The perceptual shift — experiential, tactile — provided by an installation is a critical aspect of the work. Listening, feeling, smelling and touching create a cumulative effect as you move through the different sections. The call of a raven, the sound of wind and water combine with compositions by Laura Ortman and Raven Chacon and the languages of First Nations people.
A key part of Transmissions is the hangout space in the mezzanine area above the installation. It is here where the full body of research funnelled into the work is accessible in film clips, audio files and displays. It is an ocean of information about the way language works.
Jackson is careful not to overly define what the experience should be, allowing for diverse reactions. In researching the work, she collaborated closely with a number of First Nations communities so that it was reflective of and deeply respectful of different traditions. This depth of care is in evidence in the central dome of the work, where audience members can sit on wooden stumps inside the warm confines of a tent-like space, listening to people tell their stories.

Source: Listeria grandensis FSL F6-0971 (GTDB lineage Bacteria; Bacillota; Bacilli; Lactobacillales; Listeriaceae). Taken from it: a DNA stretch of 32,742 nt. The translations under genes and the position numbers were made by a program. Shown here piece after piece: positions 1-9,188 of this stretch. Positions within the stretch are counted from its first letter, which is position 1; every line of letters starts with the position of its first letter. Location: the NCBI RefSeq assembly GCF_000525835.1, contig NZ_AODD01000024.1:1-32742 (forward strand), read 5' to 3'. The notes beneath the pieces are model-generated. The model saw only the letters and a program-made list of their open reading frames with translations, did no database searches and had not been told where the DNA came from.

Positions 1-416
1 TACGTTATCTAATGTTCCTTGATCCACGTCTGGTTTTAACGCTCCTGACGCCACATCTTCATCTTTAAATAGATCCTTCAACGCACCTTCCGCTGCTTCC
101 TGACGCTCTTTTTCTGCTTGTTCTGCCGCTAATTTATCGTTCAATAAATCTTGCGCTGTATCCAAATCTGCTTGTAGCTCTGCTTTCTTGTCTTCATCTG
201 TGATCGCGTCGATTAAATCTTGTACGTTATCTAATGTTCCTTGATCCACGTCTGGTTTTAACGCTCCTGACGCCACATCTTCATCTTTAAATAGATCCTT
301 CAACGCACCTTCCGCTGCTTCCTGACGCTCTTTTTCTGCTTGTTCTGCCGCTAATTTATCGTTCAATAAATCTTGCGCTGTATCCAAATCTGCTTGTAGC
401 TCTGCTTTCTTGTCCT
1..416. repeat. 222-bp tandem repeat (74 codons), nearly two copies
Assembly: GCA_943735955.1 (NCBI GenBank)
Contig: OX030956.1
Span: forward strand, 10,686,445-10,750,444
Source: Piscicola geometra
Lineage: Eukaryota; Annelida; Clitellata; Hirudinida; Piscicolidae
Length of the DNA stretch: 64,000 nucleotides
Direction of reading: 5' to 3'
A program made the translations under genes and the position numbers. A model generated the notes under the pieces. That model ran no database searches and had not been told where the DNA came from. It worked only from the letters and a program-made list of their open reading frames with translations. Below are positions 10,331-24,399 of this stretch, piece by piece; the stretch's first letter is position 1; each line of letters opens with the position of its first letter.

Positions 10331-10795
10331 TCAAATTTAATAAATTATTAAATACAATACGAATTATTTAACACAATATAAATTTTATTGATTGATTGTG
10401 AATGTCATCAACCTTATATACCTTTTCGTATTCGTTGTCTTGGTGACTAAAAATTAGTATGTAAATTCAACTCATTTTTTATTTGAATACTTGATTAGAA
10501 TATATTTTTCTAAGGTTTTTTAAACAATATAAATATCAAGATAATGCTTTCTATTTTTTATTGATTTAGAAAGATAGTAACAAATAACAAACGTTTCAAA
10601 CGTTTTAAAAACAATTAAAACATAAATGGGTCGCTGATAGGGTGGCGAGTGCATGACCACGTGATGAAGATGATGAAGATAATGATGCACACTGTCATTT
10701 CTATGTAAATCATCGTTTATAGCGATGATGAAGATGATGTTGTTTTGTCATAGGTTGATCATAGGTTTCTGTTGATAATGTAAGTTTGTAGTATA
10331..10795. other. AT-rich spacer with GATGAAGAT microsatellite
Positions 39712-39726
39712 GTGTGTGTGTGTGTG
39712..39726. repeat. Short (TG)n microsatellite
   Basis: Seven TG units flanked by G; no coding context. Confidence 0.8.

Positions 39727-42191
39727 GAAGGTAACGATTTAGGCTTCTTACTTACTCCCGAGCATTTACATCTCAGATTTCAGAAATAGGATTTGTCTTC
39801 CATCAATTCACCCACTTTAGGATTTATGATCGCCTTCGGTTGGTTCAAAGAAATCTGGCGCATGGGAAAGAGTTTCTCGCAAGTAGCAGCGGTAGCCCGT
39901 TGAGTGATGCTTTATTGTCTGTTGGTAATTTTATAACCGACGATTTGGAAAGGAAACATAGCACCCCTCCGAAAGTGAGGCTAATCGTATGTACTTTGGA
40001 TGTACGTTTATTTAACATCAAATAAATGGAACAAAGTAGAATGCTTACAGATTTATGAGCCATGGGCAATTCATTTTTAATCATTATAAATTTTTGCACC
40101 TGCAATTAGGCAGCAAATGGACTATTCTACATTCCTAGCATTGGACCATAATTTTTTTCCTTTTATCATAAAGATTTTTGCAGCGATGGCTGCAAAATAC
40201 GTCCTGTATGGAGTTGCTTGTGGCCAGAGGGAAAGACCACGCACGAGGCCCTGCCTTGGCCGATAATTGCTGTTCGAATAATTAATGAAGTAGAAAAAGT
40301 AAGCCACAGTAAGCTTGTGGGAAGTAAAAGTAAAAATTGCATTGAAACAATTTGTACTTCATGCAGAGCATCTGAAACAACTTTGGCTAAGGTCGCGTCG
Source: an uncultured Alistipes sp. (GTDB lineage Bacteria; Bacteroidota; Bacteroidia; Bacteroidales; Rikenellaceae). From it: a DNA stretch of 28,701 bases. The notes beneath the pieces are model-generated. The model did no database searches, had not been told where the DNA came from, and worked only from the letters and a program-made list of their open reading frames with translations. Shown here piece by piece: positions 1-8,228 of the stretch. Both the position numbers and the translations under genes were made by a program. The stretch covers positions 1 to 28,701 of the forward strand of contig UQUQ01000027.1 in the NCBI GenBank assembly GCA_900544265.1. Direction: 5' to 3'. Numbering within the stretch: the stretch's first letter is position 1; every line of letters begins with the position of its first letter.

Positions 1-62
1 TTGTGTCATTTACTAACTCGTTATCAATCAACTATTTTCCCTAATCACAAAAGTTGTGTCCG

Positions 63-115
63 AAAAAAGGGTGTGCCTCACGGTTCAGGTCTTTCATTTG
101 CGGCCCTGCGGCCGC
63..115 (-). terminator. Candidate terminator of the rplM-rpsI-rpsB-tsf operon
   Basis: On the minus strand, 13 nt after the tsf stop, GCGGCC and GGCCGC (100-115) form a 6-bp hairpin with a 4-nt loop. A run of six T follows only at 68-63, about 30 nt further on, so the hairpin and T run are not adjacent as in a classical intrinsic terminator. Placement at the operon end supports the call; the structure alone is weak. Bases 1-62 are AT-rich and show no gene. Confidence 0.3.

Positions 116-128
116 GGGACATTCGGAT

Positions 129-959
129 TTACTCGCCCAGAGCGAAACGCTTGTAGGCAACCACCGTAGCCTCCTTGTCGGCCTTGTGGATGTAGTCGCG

Jackson edited the material she collected down from 35-ish hours to 80 minutes (in English), and another 35 minutes of Indigenous languages. The stories are spread across four different channels, and there is a sense of chance as each seat offers the opportunity to listen to different people — elders alongside learners, artists and experts offering a multiplicity of perspectives.
One of the speakers is artist Marianne Nicolson, who describes the differences between Kwak'wala language and English. As she explains in her narration, English is primarily a noun-based language, whereas Kwak'wala is verb-based, meaning that it is innately more active. As Nicolson says, it is far easier to objectify things in English, while Kwak'wala offers a radically different way of understanding the world. Arguably, it creates a more connected and nuanced way of understanding the intricate traceries that radiate out from family to community to the natural world. The preservation of language is more than simply ensuring cultural survival, Nicolson says. It also offers a different way to exist, a necessary tool of change as people face the threat of a warming planet.